Highrise is an ongoing interactive web documentary that chronicles “the highrises of the world, and the worlds inside the highrises”. Director Katerina Cizek recognizes that the fastest growing and most diverse areas of the world’s cities are along the fringes, where highrises shoot up and suburbs form around a menagerie of incredibly diverse cultures.
Cizek’s goal with Highrise is to raise awareness for the low quality of life these people often suffer due to institutional neglect, including poor sanitation, gang violence, and lack of employment opportunities. Governments around the world are slowly recognizing that the growing edges of their cities are experiencing necrosis. Some political movements are enacting “reclamation projects” to breathe life back into these places.
However it is not yet enough. One of the aims of Highrise is to foster a community of action and support between people around the world through the creation of a shared highrise experience. Highrise invites the user to virtually stand inside a selection of international apartment complexes and share a space with its inhabitants. Captured in these images and stories are experiences of both tragedy and inspirational community life.
Highrise is certainly an achievement from a technological standpoint. The website is dynamic and enjoyable to navigate. The presentation is an internet marvel, incorporating navigable 360 degree videos and interactive photo panoramas (loads of new technology was developed by the NFB as part of the development of this project). All of this makes the site a great stopover for the internet sightseer at the very least.
I have been studying interactive documentaries like this one for a while now. The field is new and its conventions relatively un-established, but its potential is clear to many. At the time (year) this project’ realization was groundbreaking. It’s so interactive, easy to participate in, it has a unique visual and aural presentation, and all while reaching what it sets out to achieve.
That being said, there is a ‘beef’ that I have with interactive documentary. I always feel like I want to leave them after about 10 minutes, long before the all the content has been explored. Once I hit the mark where I say to myself “oh, cool. I get what this is about”, I feel like closing my browser tab. For the most part I stick it out and explore everything I can, either because I am writing a critique on or because I feel like I’m going to miss out on something.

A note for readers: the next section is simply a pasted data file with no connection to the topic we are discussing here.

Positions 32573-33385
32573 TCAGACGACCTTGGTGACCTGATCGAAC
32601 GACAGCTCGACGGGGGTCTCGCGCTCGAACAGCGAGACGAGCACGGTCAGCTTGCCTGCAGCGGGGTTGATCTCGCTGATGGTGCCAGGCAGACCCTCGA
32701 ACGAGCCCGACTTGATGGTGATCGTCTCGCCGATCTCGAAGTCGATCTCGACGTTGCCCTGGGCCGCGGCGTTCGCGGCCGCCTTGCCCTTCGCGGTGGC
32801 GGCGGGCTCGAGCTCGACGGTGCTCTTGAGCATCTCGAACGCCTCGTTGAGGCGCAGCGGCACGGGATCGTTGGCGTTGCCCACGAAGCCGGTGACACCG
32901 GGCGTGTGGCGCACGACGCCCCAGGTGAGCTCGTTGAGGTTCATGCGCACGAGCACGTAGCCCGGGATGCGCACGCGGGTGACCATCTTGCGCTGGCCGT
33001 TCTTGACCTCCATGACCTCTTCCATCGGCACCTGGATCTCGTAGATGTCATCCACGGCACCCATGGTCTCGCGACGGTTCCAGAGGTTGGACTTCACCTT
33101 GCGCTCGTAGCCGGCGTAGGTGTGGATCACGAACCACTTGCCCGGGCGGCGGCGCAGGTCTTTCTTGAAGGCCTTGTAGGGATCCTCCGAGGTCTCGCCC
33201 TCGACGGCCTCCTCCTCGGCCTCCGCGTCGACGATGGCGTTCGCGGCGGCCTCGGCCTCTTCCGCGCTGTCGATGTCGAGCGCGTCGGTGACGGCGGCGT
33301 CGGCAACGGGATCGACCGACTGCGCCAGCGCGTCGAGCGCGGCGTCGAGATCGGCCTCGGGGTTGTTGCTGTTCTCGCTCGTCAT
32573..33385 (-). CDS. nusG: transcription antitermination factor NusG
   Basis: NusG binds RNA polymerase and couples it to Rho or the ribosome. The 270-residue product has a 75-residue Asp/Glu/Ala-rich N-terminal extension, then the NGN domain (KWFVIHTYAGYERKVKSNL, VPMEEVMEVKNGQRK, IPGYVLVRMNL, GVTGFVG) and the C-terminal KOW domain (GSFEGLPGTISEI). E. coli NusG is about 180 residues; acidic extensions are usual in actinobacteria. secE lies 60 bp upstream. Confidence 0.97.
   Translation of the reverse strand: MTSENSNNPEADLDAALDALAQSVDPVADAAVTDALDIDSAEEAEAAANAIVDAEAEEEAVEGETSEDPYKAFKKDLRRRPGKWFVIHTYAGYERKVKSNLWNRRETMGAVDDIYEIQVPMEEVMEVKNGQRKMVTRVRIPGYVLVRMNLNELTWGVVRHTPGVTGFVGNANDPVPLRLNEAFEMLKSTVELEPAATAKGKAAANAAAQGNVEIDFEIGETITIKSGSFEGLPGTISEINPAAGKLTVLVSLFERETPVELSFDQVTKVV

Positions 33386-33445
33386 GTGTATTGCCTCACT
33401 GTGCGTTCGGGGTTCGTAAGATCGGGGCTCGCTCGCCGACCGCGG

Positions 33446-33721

This may not be a legitimate criticism. I can’t say if this is a result of the documentary being bad or an attention problem of mine. All I know is that the goal of the project is to engage me interactively enough to want to keep clicking, but I ultimately feel like my hand is forced. This might not be a problem if there wasn’t still an hour’s worth of videos to click through. Since we all know that nobody is a perfectly unique butterfly, I can only assume that there are others who share my reaction.
The interactive docs that have kept me along until the end have – and I know this may sound strange – shared qualities with video games. Bear 71 for instance is an NFB interactive doc that had a 20 minute length and then it was over, but in those 20 minutes I was riveted and ultimately satisfied. I still praise its ingenuity. Peers who also praised it described it as immersive, said they loved the open world design, and felt a real sense of discovery along with purposeful participation, and a compulsion to go on.
I think that had Highrise been presented to me as a linear documentary, I could have watched it from beginning to end and been mesmerized in thought. In its clickable online version, I found the freedom of choice made it hard to keep clicking for an indefinite amount of time until every piece of information was received. I just wanted it to talk to me, because I lost interest to interrogate it.
I do not mean to reduce Highrise to its flaws. Highrise is an important piece and a necessary one that helped lay out some conventions of interactive documentary. I have focused this reflection to decipher and point in the direction of what the medium can gain most by improving; the ability to inspire a continued willingness to participate and interrogate. Interactive doc has potential over linear film for a user to experience immersion, purpose, and fun. If these propensities of the medium are not built upon, it is my opinion that the medium will fail to distinguish itself as a viable form. However, I have faith.
I think that interactive documentary has enormous potential that hasn’t been reached yet. Studying it makes me feel like I’m living on the brink of a breakthrough new storytelling medium, one where the ability of games to engage and immerse is being used shift perspectives of people and show our world the way a good documentary does.
My peers and I may be in the perfect place to define that revolution.